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what it's like to go on a meditation retreat

what it's like to go on a meditation retreat

I wanted to leave.

I didn't think I would want to leave. When we applied for the ten day meditation course, they asked, will you stay all ten days? I checked yes. When we got there and signed in, they asked again, will you stay all ten days. I checked yes again. On Day 1, the teacher on the recorded discourse joked about how despite these check-ins, we try to leave on Day 2 and Day 6. I laughed along.

I've meditated a lot these past months. I can't have much to worry about.

I ended up struggling for the first five days. Was it waking up at 4am every day, when I regularly couldn't fall asleep till 1? Was it the no eating after noon? Was it the stored trauma and emotional episodes the meditation unearthed? Was it the solitude and lack of access to coping mechanisms? No talking, no phone, no media? Was it the physical pain of sitting cross legged ten hours a day, with moving, even fidgeting discouraged?

It was all that, but especially the sheer mental agony of meditating so long. When you meditate for long enough (e.g. four hours), you start groping for the end. You have to experience it yourself to understand.  Fundamentally we lack patience to sit with ourselves for that long. I started getting angry at the teacher.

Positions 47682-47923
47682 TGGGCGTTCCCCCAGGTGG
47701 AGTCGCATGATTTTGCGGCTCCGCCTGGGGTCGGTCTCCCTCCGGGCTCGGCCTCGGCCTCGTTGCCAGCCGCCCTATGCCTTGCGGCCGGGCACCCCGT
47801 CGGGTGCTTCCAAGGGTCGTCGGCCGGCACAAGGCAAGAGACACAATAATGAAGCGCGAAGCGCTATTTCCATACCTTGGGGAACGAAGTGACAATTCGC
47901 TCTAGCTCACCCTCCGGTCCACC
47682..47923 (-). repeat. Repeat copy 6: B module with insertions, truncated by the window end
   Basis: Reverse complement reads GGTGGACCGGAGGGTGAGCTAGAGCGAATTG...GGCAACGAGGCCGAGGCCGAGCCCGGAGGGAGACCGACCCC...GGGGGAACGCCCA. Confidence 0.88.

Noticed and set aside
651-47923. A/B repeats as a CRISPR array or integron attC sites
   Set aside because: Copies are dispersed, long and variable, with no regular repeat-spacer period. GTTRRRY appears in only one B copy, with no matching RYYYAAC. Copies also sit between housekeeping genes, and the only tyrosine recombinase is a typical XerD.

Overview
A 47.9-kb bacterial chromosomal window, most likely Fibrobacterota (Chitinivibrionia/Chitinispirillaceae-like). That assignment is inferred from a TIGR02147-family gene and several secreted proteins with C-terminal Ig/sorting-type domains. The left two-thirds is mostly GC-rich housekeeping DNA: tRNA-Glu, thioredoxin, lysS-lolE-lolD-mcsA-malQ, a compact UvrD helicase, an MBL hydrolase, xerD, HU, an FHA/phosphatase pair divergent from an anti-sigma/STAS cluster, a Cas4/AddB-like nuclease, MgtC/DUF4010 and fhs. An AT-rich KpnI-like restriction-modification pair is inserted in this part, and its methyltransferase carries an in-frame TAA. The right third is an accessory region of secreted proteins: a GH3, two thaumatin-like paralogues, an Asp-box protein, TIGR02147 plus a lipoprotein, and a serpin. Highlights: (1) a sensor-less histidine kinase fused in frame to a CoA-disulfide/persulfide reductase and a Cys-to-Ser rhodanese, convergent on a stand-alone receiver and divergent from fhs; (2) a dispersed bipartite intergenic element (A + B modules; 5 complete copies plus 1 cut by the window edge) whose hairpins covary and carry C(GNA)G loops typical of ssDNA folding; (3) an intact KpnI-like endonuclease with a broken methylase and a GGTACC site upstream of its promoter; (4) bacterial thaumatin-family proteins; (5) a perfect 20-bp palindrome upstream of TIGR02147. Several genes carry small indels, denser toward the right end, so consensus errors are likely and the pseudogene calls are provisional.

But I'm stubborn. If I take on more than I can chew, I'll chew it out of masochism. And on Day 6, I was rewarded for that.

On Day 6, I reached a deep meditative state, where my body was awash with energy. My body must have been glowing.

I felt incredible.

But the point of Vipassana meditation isn't to get into these states, but to cultivate equanimity - a kind of inner peace despite positive or negative states.

I definitely felt this equanimity while in deep meditative states.

But I more usefully felt this equanimity on a dinner break — really a fruit break — on day 7. I finished an apple, and realized I wasn't scarfing down my food as usual. Was I not hungry? I checked in with my stomach. It felt very far away - I had disconnected from the sensation. Yeah, I was actually incredibly hungry. But I wasn't reacting to it. I didn't form a craving or an aversion. Then I started eating an unripe, tart banana. I could tell this was not the ideal tasting banana. But my mind didn't react to it at all. No aversion.

Woah. I gotta bring this to my daily life. It would be incredible to interact with people and pursue my goals with this level of equanimity.

Vipassana, as the Buddha taught it, goes deeper in purifying the mind than other meditation techniques—or so the teacher said. Experientially I agree with this. I didn't generate the feeling above from the previous concentration meditations I was doing. I would generate calm and quiet, sometimes even deep bliss, but not equanimity.

I'm sold. I want to work hard, meditate a lot, and see if I can bring some of this equanimity to the rest of my life.

There was so much more to the meditation retreat I'm leaving out. I'm leaving out the details of my emotional arc. I'm leaving out the absolutely incredible characters I met. I'm leaving out the experience of retreat life, which is a fascinating counterpoint to modern life - the timetable, the solitude, and the diet are all fascinating. I'm leaving out the deep attachments I discovered I had.

These will have to come in later blog posts.